1921
Volume 101, Issue 1
  • ISSN: 0002-9637
  • E-ISSN: 1476-1645

Abstract

Abstract.

Test positivity rate (TPR)—confirmed cases per 100 suspected cases tested, and test-confirmed malaria case rate (IR)—cases per 1,000 population, are common indicators used routinely for malaria surveillance. However, few studies have explored relationships between these indicators over time and space. We studied the relationship between these indicators in children aged < 11 years presenting with suspected malaria to the outpatient departments of level IV health centers in Nagongera, Kihihi, and Walukuba in Uganda from October 2011 to June 2016. We evaluated trends in indicators over time and space, and explored associations using multivariable regression models. Overall, 65,710 participants visited the three clinics. Pairwise comparisons of TPR and IR by month showed similar trends, particularly for TPRs < 50% and during low-transmission seasons, but by village, the relationship was complex. Village mean annual TPRs remained constant, whereas IRs drastically declined with increasing distance from the health center. Villages that were furthest away from the health centers (fourth quartile for distance) had significantly lower IRs than nearby villages (first quartile), with an incidence rate ratio of 0.40 in Nagongera (95% CI: 0.23–0.63; = 0.001), 0.55 in Kihihi (0.40–0.75; < 0.001), and 0.25 in Walukuba (0.12–0.51; < 0.001). Regression analysis results emphasized a nonlinear (cubic) relationship between TPR and IR, after accounting for month, village, season, and demographic factors. Results show that the two indicators are highly relevant for monitoring malaria burden. However, interpretation differs with TPR primarily indicating demand for malaria treatment resources and IR indicating malaria risk among health facility catchment populations.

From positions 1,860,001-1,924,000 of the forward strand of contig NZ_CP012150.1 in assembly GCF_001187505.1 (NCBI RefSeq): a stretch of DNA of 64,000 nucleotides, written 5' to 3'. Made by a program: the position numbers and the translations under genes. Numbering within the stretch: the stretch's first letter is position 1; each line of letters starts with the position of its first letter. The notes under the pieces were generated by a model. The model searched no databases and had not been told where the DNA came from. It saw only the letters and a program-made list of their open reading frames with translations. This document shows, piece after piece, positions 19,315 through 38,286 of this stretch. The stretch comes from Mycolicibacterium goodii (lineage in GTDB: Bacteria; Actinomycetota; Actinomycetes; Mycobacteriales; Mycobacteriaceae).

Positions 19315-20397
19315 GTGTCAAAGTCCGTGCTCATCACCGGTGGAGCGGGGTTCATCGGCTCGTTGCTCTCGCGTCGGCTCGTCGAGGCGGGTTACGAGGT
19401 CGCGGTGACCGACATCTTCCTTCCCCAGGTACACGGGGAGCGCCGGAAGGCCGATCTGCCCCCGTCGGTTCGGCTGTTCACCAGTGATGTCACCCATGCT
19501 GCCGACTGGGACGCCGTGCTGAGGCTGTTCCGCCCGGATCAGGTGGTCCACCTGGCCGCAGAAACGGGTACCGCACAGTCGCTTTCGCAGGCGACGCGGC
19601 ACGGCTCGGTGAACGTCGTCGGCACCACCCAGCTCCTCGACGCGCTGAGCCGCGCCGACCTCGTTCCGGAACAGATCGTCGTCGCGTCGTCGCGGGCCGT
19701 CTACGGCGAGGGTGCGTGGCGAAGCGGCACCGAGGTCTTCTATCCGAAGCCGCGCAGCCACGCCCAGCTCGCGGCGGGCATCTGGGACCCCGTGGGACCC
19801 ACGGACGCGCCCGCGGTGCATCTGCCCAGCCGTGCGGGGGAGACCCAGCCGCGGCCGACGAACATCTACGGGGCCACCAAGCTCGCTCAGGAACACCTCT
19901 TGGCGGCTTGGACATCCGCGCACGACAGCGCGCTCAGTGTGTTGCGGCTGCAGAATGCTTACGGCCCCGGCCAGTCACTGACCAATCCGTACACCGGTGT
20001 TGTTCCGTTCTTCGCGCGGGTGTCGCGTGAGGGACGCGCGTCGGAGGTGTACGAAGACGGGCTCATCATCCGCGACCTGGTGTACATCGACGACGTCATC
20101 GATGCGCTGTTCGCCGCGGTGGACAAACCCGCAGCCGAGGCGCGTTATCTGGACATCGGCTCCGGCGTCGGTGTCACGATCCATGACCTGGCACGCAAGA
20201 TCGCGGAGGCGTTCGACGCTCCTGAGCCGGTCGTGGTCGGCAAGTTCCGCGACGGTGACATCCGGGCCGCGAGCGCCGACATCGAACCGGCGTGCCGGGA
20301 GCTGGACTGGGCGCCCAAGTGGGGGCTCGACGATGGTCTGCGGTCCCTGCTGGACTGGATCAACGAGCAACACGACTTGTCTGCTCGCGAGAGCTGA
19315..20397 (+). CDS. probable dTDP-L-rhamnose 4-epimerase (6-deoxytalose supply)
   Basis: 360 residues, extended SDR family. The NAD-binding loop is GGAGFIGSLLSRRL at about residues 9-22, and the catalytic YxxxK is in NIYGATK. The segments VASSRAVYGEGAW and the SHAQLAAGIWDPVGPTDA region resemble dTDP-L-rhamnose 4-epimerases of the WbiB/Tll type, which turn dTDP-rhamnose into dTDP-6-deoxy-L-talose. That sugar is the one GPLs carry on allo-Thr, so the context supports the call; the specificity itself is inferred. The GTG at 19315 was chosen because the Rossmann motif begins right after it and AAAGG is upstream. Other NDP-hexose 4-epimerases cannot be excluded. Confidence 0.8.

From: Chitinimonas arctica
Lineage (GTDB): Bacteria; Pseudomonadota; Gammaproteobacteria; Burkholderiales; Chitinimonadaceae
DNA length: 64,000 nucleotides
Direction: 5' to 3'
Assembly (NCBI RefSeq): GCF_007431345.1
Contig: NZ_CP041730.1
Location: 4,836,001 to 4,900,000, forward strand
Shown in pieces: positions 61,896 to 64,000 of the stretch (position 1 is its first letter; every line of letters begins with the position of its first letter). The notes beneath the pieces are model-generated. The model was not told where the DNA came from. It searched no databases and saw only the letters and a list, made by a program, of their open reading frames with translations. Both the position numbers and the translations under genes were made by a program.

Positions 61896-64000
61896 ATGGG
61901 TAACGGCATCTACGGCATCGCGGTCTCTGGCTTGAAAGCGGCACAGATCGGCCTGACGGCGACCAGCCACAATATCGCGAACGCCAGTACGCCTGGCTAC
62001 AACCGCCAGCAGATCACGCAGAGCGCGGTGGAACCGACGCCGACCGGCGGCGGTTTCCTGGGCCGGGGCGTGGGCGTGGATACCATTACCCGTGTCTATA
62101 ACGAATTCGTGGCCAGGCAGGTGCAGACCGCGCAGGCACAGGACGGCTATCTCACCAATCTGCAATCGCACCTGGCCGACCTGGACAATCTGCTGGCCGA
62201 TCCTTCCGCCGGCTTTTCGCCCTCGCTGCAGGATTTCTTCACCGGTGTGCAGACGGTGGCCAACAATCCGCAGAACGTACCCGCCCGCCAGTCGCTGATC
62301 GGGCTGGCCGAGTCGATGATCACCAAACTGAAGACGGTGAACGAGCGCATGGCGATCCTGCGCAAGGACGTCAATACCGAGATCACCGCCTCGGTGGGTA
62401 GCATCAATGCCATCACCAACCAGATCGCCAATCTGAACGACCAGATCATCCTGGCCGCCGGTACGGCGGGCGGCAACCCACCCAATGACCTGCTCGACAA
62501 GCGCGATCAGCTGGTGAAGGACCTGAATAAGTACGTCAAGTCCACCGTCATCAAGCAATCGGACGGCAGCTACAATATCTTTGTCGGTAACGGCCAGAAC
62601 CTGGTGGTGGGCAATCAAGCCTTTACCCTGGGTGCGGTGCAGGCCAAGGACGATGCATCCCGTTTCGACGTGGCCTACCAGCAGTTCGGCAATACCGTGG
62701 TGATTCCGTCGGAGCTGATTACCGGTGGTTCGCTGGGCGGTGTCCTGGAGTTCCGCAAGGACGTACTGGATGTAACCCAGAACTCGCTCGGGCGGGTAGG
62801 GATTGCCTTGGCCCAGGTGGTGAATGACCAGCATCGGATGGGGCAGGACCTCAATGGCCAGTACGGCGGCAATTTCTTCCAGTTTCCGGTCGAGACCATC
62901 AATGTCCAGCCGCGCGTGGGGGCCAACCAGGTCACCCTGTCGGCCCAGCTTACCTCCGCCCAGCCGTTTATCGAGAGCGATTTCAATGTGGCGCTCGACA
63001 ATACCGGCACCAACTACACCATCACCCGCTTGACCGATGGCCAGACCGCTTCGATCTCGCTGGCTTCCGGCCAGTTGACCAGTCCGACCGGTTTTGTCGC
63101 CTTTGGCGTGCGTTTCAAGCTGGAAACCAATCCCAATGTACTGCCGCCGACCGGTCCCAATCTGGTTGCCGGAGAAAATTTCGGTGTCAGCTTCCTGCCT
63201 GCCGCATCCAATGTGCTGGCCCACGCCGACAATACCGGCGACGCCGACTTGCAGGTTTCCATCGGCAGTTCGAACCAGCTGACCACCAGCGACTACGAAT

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Supplemental information

  • Received : 12 Nov 2018
  • Accepted : 30 Mar 2019
  • Published online : 06 May 2019

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